9. i haven't gotten through all of this yet because it's so so much but we've experienced the same exact thing. the complete resistance to do anything associated with who we once were when we were going to change the world for god. it killed us, we lost nearly everything, and our rebirth has been rocky, curious, sometimes majestic, and sometimes terrifying. and now that we've recovered the tiniest bit and are maybe ready to belong to a church again, we cannot find one that isn't hell bent on striving, striving, striving to be good enough. our hearts race, our fists clench, and we just can't go back. i find myself sometimes reverting back, and usually it's because either i've been triggered, or because it's what's comfortable and i find it really hard to carry on with life believing god just wants my happiness, and is ok with us deciding when and if to go, to move, to quit, to start. guilt. it's lingered, it may be the only thing that survived our crash and burn, paralyzing and taunting us with its accusations of trying to find joy and happiness when what we really need to be doing is working, working, working. the church is confused. wholly. there is a strong under current of shame and complete disillusionment of who god is and who we are. they teach the schizophrenic thoughts ransacking my mind that we are good, but no we're not. we've lost touch with our own goodness. i have 4 kids adopted out of foster care and i'm watching the devastation that happens to the human psyche and spirit when they've constantly been reaffirmed over and over that they aren't good enough. it takes years to undo that. and even then, that pandora's box has been opened, and it remains there leaking whispers of worthlessness. raising them has helped heal my husband and i because where it's almost impossible to think of yourself as beloved, it's the easiest thing in the world to remind a child how good god is and how good they are. which makes me look myself square in the eye and ask the if the same is true for me. this is longer and windier than i thought it would be. navigating discipleship IN LOVE rather than fear or shame has forced me to wrestle with everything i ever thought about god, and initially, like you, i just needed to be done with him for awhile. i couldn't reconcile his goodness with my goodness so i focused on mine and let all the bible studies and blog writing and women's conferences go. there's this verse translated into the message that says,"They found grace out in the desert, these people who survived the killing. Israel, out looking for a place to rest, met God out looking for them!" God told them, "I've never quit loving you and never will. Expect love, love, and more love!" That's God. Thanks Stephanie, your words are profound.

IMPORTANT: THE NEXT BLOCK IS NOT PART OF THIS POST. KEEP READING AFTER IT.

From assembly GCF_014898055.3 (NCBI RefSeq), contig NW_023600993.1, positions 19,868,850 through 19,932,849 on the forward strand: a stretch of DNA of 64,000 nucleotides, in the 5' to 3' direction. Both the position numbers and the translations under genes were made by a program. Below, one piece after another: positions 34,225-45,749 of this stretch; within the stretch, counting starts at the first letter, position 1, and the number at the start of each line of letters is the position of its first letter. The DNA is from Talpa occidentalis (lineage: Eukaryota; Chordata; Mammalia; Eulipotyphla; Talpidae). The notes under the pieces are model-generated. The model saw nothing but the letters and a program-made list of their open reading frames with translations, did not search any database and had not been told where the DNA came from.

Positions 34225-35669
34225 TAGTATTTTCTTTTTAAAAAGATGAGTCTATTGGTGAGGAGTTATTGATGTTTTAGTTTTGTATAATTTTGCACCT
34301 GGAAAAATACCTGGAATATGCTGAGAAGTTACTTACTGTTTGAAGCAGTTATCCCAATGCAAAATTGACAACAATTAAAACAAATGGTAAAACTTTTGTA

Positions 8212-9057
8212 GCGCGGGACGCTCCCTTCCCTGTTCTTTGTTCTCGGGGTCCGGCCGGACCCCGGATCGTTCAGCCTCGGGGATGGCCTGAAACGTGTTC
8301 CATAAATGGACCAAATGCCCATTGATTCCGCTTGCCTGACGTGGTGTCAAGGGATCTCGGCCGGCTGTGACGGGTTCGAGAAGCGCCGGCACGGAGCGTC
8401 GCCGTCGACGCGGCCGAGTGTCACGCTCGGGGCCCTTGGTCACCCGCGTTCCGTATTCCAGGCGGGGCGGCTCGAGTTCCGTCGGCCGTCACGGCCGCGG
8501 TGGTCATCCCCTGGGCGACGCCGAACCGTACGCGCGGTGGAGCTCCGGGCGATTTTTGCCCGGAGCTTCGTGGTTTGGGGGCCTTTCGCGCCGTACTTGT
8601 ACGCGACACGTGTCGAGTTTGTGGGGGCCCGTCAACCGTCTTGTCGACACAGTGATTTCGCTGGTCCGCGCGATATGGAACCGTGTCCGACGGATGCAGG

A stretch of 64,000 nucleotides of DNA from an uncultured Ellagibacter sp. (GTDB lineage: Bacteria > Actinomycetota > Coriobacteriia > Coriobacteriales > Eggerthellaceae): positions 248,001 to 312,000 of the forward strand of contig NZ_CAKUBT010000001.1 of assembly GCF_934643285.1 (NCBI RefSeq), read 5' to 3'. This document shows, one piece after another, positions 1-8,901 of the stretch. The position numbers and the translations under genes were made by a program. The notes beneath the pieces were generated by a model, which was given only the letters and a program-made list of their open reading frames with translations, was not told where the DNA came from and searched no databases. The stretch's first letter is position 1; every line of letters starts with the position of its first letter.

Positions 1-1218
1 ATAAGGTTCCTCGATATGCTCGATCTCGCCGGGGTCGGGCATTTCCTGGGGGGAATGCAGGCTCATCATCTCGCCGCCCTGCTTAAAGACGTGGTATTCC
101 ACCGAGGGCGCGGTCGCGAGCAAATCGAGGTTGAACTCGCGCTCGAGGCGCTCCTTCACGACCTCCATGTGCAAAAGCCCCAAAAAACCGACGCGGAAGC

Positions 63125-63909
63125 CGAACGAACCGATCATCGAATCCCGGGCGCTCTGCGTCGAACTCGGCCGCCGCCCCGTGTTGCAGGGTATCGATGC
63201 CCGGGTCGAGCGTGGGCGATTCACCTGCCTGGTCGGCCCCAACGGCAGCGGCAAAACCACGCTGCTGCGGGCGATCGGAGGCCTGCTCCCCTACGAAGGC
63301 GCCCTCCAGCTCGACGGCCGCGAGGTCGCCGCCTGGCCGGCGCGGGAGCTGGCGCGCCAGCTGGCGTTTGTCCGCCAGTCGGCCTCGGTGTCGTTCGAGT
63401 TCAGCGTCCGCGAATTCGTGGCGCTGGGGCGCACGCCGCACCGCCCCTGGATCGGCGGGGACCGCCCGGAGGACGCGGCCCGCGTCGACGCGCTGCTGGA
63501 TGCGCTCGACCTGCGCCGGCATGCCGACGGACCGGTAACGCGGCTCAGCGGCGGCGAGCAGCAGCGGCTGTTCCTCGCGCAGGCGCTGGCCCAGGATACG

1. Peace to you, Brittany. As I read this I had chills. We've walked similar paths.

      I have found so much healing in liturgy, in meditating on ancient truths of who God really is. It grounds me, gets me out of my own head and the circular thoughts of bad theology. Without it, I would have no way to relate to God at all.

      I pray you too will find a place to worship that does not feed those old lies.

  10. I found myself thinking of you often this week.

  11. I know all about that life imploding thing. It is the dark night of life sometimes that we experience according to St. John of the Cross. Thankfully, I have come almost all the way through it with my faith intact. But I can tell you emphatically that I did not experience a God that was accusing or tsk tsking at me for the failure of a marriage I tried so hard to hold together. I clung to the God who showed up in the dark days with boundless love, mercy, and endless strength. He is nothing but goodness as you say.

    This loving and unfathomably merciful Lord God has answered prayer after prayer for my husband who has fallen so low into deep sin and dreadful change of character. He is blessing him with new things with each week that goes by. God is not nearly as focused upon our "badness" as He is with His love for us. He is not shocked or surprised by our weaknesses or faults. He knows His children well. It has been called "our happy fault" which gained for us a Savior so wonderful.

    In Genesis he declared his creation as Good. Man is the pinnacle of His creation.

    We are made in God's very image. How can that be bad?

    St. Therese of Lisieux discovered that she could glory in her weaknesses and faults because they kept her protectively and lovingly in the embrace of our tender heavenly Father. She learned to trust Him like a small child does. His greatness stoops to our smallness. He desires only our willing and loving attention. He can take care of the rest.

    God bless you. And yes, He loves You, your children, and your good husband with an infinite Love not based on inherent goodness or hindered by our unworthiness - but because we are His.

    oh, sorry for the preachiness. Just felt pulled to respond to your hurt.

    1. I love this. What a beautiful response, and I wholeheartedly agree! I love that you continue to pray for your ex-husband, and see God's work in his life. It says a lot about your faith and love that you keep looking for such things. Also, I find myself saying exactly what you said above all the time: We are made in God's very image. How can that be bad?

      Thank you for your response!